WHITEHALL — During World War II, the most dangerous service in the US military was not the Army, Navy, Marines or Coast Guard; it was the merchant navy. But for decades, Merchant Navy veterans like Reynolds Tomter, 105, of Pigeon Falls, haven’t enjoyed the same benefits and recognition as those who served in other branches.
Tomter Country made amends on Monday. Friends, family and military colleagues filled the 500-seat auditorium at Whitehall High School to near capacity as Tomter accepted his World War II Congressional Gold Medal from U.S. Representative Ron Kind.
“These awards never come too late,” a beaming Tomter said after the ceremony, which was moved from Pigeon Falls to accommodate the expected audience.
Merchant Navy members were denied veteran status until 1988, and it wasn’t until 2020 that the Congressional Gold Medal Act to honor their service was signed into law by the President Donald Trump. The lack of recognition persisted even as Tomter and his fellow sailors executed the largest sealift in US history.
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It was a dangerous duty. One in 26 sailors who served in the Merchant Navy was killed in World War II – the highest death rate of any branch of military service.
“They stepped in at a time when we needed them, and some gave their all,” said Tomter’s son Bud, who traveled from his home in Georgia and delivered the invocation.
Captain Chris Edyvean of the US Merchant Navy Veterans said the Merchant Navy played an indispensable role in transporting supplies and troops around the world to defeat Germany and Japan. He described the sailors and their ships as “sitting ducks”, especially in the Atlantic Ocean where German U-boats relentlessly stalked Allied shipping. More than 700 American freighters were sunk and more than 8,000 merchant marine service members lost their lives. In addition, more than 11,000 were injured and 600 were made prisoners of war.
But the Axis powers could not prevent America from supplying the war effort. During the last year of the war, merchant navy ships delivered 8,500 tons of cargo per hour.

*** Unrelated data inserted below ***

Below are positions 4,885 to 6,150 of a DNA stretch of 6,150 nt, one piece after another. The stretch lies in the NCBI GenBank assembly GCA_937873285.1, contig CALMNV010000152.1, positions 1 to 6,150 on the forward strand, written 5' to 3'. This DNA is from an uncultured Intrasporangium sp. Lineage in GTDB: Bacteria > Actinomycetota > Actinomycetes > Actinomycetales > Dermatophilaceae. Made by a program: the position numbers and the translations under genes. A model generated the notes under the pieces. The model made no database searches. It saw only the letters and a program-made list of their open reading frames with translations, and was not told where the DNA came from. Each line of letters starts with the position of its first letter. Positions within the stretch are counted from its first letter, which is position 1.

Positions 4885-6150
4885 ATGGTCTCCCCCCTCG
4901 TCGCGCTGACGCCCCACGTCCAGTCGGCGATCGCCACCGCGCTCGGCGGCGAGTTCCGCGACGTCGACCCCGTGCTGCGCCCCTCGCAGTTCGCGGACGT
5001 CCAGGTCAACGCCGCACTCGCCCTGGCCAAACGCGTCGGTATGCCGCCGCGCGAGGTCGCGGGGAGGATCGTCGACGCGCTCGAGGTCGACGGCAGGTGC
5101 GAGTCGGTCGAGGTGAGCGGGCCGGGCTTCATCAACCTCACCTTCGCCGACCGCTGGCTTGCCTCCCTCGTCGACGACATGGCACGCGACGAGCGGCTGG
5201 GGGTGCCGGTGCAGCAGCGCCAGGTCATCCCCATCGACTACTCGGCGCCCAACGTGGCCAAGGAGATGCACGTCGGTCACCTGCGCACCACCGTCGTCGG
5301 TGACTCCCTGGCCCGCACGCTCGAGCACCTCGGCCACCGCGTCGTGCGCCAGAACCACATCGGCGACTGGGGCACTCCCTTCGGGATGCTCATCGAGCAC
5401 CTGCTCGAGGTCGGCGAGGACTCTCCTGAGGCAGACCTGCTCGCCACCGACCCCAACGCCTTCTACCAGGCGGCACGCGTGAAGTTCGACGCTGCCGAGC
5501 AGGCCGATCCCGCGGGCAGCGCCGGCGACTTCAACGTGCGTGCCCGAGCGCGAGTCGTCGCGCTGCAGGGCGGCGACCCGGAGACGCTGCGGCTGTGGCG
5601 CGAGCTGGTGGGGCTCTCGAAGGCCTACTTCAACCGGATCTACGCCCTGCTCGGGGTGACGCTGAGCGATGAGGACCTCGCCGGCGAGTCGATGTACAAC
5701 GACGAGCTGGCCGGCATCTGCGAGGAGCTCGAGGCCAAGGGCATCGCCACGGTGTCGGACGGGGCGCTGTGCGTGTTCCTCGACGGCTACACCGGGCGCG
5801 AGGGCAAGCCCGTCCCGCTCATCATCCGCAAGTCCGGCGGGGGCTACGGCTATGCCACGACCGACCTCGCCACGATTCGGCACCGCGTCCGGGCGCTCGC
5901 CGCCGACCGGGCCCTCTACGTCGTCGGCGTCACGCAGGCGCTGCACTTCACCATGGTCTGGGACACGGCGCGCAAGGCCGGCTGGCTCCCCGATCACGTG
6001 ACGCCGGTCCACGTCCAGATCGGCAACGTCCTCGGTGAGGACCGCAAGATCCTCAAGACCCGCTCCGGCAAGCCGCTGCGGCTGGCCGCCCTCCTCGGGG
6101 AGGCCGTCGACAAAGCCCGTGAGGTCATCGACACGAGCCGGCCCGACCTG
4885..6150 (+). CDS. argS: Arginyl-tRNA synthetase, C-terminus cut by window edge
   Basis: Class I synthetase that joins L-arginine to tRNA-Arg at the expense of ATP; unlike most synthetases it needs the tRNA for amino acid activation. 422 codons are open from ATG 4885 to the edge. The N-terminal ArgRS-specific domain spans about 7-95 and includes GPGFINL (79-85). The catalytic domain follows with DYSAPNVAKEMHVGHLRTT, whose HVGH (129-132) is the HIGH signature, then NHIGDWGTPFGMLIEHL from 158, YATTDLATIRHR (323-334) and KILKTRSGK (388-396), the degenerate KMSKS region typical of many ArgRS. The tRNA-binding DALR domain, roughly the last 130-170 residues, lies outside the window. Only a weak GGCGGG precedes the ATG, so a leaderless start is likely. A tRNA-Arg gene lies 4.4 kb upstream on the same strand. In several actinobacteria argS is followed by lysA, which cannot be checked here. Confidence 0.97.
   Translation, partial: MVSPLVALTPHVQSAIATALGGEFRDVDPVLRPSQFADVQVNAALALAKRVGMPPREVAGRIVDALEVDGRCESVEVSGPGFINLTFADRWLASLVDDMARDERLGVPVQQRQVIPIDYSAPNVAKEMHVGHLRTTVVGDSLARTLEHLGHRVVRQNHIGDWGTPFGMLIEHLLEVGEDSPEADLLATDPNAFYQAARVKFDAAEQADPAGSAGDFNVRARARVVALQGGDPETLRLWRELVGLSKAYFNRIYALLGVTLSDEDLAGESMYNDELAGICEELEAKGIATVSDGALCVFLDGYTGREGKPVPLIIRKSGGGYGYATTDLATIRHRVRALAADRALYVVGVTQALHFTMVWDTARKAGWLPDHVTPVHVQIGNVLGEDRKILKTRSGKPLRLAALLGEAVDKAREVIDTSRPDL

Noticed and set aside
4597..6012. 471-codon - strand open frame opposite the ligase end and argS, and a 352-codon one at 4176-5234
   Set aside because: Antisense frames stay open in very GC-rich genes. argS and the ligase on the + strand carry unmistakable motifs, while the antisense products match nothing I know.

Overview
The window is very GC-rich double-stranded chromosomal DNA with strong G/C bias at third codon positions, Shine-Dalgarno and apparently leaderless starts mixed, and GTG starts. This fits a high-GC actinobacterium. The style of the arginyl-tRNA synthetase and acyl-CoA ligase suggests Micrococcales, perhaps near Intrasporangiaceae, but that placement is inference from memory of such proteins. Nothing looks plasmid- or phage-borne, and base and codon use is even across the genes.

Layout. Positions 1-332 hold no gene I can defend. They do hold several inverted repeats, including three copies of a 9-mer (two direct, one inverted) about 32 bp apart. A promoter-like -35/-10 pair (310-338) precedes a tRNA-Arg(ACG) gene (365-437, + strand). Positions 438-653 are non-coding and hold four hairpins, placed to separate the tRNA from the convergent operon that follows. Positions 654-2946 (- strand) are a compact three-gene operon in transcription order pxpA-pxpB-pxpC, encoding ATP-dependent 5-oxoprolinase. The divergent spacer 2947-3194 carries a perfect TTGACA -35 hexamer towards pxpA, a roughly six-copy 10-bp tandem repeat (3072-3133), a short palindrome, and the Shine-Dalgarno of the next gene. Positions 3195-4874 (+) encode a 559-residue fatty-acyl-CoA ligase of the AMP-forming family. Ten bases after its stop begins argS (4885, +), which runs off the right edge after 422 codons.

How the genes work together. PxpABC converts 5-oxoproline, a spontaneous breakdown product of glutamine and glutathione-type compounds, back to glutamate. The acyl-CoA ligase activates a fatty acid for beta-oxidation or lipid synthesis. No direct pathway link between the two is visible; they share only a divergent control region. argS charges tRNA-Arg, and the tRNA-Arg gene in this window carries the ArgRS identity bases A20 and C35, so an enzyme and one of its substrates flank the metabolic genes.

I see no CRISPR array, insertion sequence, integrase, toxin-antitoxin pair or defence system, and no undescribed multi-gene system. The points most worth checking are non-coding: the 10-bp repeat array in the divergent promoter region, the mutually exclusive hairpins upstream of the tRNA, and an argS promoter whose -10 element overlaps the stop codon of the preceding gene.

“The Merchant Navy played a pivotal role in helping the Allies bounce back and ultimately win World War II,” Edyvean said.
Tomter joined the Merchant Navy on March 7, 1943. He flew six missions across the Atlantic to France and Italy. The voyages lasted more than two weeks, and it took another two weeks to unload the cargo. He was assigned to the ship’s mess, where his duties included baking up to three dozen loaves of bread a day – without the aid of a mixer.
“Everything had to be done by hand,” he said. “They let you know if the food was ok.”
Because Tomter was not a deckhand, he stayed “down” 90% of the time. He said he didn’t mind the duty downstairs, but enjoyed the sunshine and fresh air when the ship docked.
It was prepared for service on deck, if necessary.
“I was trained to be a gunner in case of a breakdown,” he said.
Tomter’s merchant marine service also prepared him for his post-military career, according to one of his friends.
“Reynolds thought maybe he could make some money, so he bought cigarettes in the United States, took them to Europe and sold them, and he made a little profit,” said retired Air Force Lt. Col. Roy Aanerud to the audience. “This small business got Reynolds interested in sales.”
Aanerud said it was no coincidence that Tomter owned and operated a general store in Pigeon Falls after returning from the war.
America wasn’t the only country to honor Tomter on Monday. Captain Egil Vasstrand came from the Norwegian Embassy in Washington, D.C. to present Tomter with the Norwegian Liberation Medal. The medal was created in 2020 on the 75th anniversary of Norway’s liberation from German occupation to honor veterans who helped Norway during the war.
Tomter also received the Convoy Cup, a joint Nova Scotia and Norwegian organization that strives to “keep the memory of the brave men and women alive” who sailed in World War II convoys.
Vasstrand said his country would always be grateful to those who risked their lives to deliver the soldiers and cargo that liberated Europe from Nazi rule.
“They were all tasked with the dangerous duties of ferrying supplies across the submarine-infested Atlantic, where torpedoing was notorious,” he said. “No medal can make up for the hardships, anguish and horrors that Merchant Navy sailors experienced during the war.”
Tomter, who left behind a wife and daughter in Wisconsin after joining the Merchant Navy, said he appreciated the honors and everyone who attended the ceremony.
“Not being recognized before 1988 hurts a bit – I can’t help but say it – but it’s never too late. I’m very happy,” he said.
La Crosse Tribune reporter Steve Rundio can be reached at [email protected]